Generally you have to pack for all weathers in chaplaincy. You never know what weather front is coming in to the life in front of you. What was a sunny day last week may be a great storm, or what was weeks of bleak grey drizzle, the skies have parted and light streams in. I have walked into profoundly spiritual spaces and had to instantly try and tune in. I have walked into spaces that appear devoid of all hope and are defined entirely by what is absent.
One of the truest things I know is that the next fifteen minutes matter, because they are all we have, because they are moments which are lived, they are moments when we are in each others company and affirming the validity of each other being there. All that is required of us is to occupy the next 15 minutes because those 15 minutes may allow a person to be harm free, safe, comforted, recognise that they are on solid ground. There is a marvellous gift in being a chaplain where your being there allows a person to carve out a space to connect themselves with what matters most to them. Of all the 15 minutes they have available to them, and I have available to me, these ones are sacred. So yes I may need a brolly, or wellies, or a thick skin, or sunscreen, or a good sense of humour, or a wind proof jacket. This is ok. I have a big bag. Chaplaincy is for all weathers, all climates, all temperatures, all of it, and it is ever-changing. Best to be prepared.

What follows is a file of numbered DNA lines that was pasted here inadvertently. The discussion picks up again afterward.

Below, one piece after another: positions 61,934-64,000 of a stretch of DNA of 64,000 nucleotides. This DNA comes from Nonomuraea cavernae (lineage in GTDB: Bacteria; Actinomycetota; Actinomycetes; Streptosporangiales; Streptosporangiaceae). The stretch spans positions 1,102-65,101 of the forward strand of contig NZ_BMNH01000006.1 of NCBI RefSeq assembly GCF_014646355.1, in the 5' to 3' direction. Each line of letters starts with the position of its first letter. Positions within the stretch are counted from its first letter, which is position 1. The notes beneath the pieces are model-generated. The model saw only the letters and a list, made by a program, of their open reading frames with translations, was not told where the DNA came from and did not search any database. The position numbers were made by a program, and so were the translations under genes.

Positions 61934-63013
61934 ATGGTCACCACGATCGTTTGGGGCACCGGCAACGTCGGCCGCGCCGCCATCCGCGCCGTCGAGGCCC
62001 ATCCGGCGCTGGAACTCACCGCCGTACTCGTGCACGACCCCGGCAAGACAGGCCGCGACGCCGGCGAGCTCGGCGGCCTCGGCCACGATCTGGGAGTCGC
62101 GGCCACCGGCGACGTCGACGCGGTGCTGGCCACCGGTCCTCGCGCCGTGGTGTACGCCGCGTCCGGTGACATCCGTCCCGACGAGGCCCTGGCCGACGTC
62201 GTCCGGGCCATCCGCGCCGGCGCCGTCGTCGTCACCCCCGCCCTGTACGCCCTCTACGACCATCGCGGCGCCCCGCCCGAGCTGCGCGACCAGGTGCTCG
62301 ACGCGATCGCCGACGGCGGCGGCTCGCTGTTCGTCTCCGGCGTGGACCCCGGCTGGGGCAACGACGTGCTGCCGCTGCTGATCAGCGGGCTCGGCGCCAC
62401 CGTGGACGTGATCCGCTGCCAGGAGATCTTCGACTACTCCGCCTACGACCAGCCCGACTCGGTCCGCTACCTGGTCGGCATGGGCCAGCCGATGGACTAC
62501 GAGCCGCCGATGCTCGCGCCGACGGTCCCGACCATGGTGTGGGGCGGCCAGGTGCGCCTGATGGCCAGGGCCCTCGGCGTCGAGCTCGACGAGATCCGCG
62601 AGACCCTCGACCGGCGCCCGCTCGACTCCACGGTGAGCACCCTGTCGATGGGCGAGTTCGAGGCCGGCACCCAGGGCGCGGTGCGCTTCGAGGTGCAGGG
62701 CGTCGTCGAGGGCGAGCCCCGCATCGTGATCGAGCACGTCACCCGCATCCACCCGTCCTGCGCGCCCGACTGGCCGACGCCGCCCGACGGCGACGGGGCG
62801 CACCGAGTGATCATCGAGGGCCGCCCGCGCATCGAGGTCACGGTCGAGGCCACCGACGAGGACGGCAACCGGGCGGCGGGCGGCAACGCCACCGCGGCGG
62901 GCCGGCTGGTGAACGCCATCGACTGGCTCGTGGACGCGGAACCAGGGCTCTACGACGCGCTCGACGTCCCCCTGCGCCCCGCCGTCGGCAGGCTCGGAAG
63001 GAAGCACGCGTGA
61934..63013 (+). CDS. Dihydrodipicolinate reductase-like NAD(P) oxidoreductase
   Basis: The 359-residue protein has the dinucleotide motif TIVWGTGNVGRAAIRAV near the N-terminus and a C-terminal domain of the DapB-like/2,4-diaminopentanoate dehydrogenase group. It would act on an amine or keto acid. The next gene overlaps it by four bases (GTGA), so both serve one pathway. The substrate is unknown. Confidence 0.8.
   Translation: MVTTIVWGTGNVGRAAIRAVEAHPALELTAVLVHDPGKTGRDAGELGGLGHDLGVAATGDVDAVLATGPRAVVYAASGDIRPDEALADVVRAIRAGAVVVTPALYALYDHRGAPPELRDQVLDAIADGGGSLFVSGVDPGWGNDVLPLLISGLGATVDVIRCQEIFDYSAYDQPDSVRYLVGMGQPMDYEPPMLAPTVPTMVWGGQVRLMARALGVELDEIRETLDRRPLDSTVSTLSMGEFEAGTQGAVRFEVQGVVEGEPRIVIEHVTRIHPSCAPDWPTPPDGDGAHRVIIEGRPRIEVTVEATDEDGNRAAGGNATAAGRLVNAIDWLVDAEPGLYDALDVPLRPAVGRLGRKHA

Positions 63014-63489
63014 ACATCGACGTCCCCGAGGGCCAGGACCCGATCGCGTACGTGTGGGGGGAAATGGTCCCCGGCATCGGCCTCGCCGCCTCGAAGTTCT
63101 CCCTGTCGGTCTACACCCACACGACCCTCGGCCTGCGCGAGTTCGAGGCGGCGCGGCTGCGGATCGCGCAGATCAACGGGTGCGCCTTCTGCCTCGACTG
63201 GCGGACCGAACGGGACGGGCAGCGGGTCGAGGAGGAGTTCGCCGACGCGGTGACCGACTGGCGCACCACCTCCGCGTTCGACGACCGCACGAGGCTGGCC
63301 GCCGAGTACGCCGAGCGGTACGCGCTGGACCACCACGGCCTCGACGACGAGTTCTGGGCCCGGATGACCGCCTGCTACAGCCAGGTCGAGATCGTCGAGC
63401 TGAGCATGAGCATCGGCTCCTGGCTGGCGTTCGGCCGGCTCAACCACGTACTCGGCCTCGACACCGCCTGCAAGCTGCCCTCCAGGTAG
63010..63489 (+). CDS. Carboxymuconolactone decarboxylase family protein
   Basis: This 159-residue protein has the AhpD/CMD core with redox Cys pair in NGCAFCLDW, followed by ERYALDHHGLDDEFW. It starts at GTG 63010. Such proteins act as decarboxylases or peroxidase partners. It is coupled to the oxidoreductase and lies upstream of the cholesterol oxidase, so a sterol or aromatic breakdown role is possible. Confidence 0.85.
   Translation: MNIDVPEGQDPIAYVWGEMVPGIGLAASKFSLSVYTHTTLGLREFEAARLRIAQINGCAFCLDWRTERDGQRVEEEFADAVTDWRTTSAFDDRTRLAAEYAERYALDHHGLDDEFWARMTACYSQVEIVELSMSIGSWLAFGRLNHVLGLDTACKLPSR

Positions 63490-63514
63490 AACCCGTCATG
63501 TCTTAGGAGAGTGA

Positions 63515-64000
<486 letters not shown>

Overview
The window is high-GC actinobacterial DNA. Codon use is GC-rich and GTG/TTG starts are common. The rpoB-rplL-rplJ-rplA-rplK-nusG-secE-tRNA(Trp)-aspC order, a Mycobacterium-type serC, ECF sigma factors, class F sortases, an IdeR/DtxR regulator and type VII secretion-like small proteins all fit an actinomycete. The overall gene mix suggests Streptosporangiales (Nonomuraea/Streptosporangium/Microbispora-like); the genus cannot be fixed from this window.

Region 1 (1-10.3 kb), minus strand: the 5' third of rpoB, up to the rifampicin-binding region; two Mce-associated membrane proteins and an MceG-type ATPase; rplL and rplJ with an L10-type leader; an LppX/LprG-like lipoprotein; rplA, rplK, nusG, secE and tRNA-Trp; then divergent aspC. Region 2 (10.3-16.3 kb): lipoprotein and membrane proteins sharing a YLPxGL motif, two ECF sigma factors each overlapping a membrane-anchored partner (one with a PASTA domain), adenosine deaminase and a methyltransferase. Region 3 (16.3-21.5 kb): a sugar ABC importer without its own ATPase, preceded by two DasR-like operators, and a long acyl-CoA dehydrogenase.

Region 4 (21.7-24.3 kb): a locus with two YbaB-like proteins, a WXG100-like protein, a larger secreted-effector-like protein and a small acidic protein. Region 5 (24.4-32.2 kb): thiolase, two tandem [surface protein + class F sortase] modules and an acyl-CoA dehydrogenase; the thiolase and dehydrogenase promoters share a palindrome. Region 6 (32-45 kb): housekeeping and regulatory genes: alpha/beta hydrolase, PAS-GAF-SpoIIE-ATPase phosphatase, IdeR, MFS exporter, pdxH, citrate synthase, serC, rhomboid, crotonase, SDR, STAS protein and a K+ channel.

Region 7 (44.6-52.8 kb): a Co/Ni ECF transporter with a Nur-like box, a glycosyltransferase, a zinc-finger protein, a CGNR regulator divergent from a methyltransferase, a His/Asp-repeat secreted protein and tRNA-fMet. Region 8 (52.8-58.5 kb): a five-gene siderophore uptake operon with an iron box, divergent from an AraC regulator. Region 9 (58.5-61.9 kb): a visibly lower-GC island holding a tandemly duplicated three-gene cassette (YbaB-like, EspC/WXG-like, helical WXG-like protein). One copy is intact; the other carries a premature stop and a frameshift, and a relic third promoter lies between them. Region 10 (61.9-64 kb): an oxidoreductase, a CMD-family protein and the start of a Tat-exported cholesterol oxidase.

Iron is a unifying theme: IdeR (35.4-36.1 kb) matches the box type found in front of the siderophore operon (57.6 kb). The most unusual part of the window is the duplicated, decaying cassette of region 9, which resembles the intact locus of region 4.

It also means there may be a need for a short respite in the loo, or in the car park where you metaphorically change out of your now cold, wet shoes. You cannot wear those all day, it will make you miserable. So there have been times when I literally, physically stood outside and had to ‘shake off’ what doesn’t serve me after an encounter. I take off my metaphorical rain coat and hang it out to dry. If I just hurriedly bundle it up in a bag and stick it in the boot it will be mouldy and useless next time I need it. So I find a way to take it off, hang it up, let it dry out. I will need it again.